We need to understand the legitimatization of the ‘War on Drugs’, initiated by both Presidents Joko ‘Jokowi’ Widodo and Rodrigo ‘Digong’ Duterte, which will be analyzed in a first step to develop a different approach towards reintegration of drug users into society. Widodo and Duterte share similar pattern of political success. Both became mayors of their hometown—Widodo from Surakarta/Solo and Duterte from Davao—before they were catapulted into the presidency in 2014 and 2016, respectively (Heydarian, 2017; Nugroho, 2014). Further, both presidents distance themselves from the political elites in their national capitals. Notwithstanding the alienation from national elites, both executives won popular approval on the drug war from their local origins and nation states despite their tendency towards authoritarian rule or Herrschaft (Weber, 2009) including alleged human rights violations, summary executions, and political intimidation (Curato, 2017; Schaffar, 2018). Both hence utilize strategies of legitimation as populist method of endorsing the acts of violence of the state against the targeted drug personalities. By following the concept that legitimation is deciphered in discourse, this study will identify the strategic means of legitimation. It will then anchor on Giorgio Agamben’s (1998) concept of ‘homo sacer’ which is translated and equated into Asian context as the ‘big man’ or ’father figure’ who forcefully oversees the collectivist source of legitimacy. Duterte and Widodo emerge into state of exception being the ‘big man’ or ’father figure’ in their respective nation states.

In a second step, this research studies an alternative strategy towards drug-users which neither legitimizes the violence nor approves the war on drugs but seeks to use public spaces in order to reduce the potential victims in extrajudicial executions. By combining the philosophies of Henri Lefebvre (1991) and Alain Touraine (2000), this study will elucidate that the core of perceived, lived, and conceived public spaces is ‘the Subject’. Once the Subject utilizes the public sphere to instill social action, social space is ultimately produced. The social Subjects partaking in democratic process is an alternative step towards re-humanization of potential objects i.e. homeless minors in extrajudicial executions. The Subjects take on the roles as tutors and artists in the reduction of dehumanized individuals in public spaces in the cities of Davao and Surakarta, amidst the violent operations against possession of abused substance. Thus, the Subjects utilize urban public spaces as venues of social transformation.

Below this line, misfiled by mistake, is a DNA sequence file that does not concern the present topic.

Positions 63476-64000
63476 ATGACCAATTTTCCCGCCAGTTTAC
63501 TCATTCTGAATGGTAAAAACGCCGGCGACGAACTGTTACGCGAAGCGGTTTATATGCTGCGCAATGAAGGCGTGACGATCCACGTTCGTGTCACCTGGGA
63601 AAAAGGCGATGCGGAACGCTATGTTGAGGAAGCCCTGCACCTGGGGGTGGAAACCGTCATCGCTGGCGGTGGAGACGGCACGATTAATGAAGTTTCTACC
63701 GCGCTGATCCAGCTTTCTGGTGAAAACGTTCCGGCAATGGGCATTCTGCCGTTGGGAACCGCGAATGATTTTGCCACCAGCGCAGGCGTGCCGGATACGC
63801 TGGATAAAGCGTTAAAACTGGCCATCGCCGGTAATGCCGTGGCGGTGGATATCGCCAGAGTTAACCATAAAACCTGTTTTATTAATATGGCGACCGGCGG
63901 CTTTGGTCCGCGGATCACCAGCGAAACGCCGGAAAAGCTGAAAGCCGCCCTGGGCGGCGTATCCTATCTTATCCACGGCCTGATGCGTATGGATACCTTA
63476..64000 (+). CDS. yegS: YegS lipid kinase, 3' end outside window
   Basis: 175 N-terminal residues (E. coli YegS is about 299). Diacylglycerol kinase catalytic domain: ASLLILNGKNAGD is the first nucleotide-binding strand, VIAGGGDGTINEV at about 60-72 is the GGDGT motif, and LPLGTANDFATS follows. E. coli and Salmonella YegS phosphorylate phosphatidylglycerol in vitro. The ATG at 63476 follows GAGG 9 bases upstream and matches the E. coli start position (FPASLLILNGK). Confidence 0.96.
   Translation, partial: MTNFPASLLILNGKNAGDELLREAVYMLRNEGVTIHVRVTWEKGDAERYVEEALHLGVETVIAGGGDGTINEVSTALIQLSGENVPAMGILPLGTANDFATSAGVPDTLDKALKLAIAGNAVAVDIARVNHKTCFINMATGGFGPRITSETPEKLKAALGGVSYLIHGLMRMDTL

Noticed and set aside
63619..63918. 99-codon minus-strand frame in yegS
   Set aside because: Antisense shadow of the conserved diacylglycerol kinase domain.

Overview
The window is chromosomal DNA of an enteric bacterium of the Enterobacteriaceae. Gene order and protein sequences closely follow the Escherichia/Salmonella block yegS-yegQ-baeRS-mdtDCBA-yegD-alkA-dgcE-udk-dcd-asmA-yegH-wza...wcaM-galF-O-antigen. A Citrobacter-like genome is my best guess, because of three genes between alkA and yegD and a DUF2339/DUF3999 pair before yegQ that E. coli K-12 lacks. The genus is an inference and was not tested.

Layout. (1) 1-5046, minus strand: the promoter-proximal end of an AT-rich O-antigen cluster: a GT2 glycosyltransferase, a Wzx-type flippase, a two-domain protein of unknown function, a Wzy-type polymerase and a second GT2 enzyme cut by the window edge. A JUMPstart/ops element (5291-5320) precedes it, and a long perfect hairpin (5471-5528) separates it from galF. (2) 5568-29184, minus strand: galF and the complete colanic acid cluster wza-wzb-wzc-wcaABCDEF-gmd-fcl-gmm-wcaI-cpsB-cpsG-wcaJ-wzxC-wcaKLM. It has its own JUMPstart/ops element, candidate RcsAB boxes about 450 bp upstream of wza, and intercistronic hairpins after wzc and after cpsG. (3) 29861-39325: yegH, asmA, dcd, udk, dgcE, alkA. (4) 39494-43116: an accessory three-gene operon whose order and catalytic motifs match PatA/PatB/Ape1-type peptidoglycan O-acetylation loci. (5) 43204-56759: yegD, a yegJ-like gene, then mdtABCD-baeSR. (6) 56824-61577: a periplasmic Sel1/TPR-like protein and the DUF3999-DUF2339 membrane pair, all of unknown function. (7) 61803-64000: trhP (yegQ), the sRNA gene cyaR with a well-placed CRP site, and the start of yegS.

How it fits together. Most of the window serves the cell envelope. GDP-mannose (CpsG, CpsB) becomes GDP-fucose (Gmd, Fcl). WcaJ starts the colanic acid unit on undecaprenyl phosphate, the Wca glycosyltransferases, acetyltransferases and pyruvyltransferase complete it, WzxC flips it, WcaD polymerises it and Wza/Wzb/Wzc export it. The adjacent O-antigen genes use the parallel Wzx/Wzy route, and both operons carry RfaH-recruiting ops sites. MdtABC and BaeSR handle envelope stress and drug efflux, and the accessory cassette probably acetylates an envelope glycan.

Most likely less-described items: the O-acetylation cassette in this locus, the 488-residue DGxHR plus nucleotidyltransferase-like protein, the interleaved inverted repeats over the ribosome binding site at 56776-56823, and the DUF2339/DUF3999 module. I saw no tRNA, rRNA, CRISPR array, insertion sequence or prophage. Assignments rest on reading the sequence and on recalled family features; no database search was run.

Melanie Hackenfort: Promotion of Democracy in the Philippines – The example of a social housing project in Cebu

will follow soon

Rüdiger Korff: Pattern of state formation and civilization in Southeast Asia

Independence after colonialism meant to establish a state based on the same principles as the former colonial motherlands. As a result, the states followed and enforced the existing world model of how a state should be organized. One important aspect of this world model was the existence/establishment of a Nation based on a collective consensus. Obviously, the process of nation building or of institutionalization of a nation as base for the nation state faced certain obstacles in Southeast Asia.

Furnivall speaks of plural societies. This meant that they were multi-cultural without a common consensus beyond the respective ethnic or cultural group. Within the colonial system, these minorities played specific roles. The migrant minorities were closely connected to the colonial economy and administration. One aspect of nation building was then to define the national culture, and/or main national ethnic group.

Besides specific relations to the colonial power of ethnic groups, certain classes were connected to colonialism. These were first of all those involved in the administration and those involved in export – import trade as well as plantations, mines etc. In this case even the workers were closely integrated into the colonial system

Taking the issues of ethnic multi-culturalism and the involvement of groups in the colonial economy and administration together, it is not surprising that independence was not seen as something desired by all. Thus, after independence was achieved, conflicts started. Furthermore, independence required a re-structuring of the administration, as well as the economy away from the colonial orientations. Only where independence was a slow process, mainly in Malaya, these shifts were quite smooth. Elsewhere, the administration lost a lot of its former professionalism, as professionals were missing and the “fighters” had to be supplied with jobs. Similarly, the economy was weakened. The result was that the two main frames of the colonial plural societies: Market/Economy and legal system/administration did not function properly anymore. In such a situation of loss of social integration, unifying power could only result from the charisma of the political leader.

During the first phase of state formation after independence, mainly from the late 40th to the mid 60th, we have famous charismatic leaders like Sukarno, Ho Chi Minh, Pridi and Phibu, Prince Sihanouk etc. Myanmar is a special case, because Aung San, the charismatic leader was killed and persons with less charisma like U Nu and Newin took over power. In Malaysia due to the well working administration Charisma was less relevant. However, as a means for identification and personalization of political power and the state, the leaders like Lee Kuan Yew and Tunku Abdul Razak were “charismatized” by an efficient bureaucracy.

During the sixtieth, the initial competition between different groups to establish as elites, was ended and a figuration of Tycoon business, military/bureaucratic leaders and a few professionals and intellectuals formed the new elite. The members were interdependent that means the military/bureaucrats depended on business to gain financial resources, while the Tycoons depended on licences, monopolies etc. handed out by the bureaucrats. Both needed professionals and intellectuals, mainly to create ideologies of legitimation for the new elites and the state formed according to their interests. Basically, these elites are still the dominant power. It is thus necessary to look at the state and state formation Southeast Asia through a Southeast Asian perspective. Whereas most theory building had a strong country focus, there can identified underling processes which connect the region.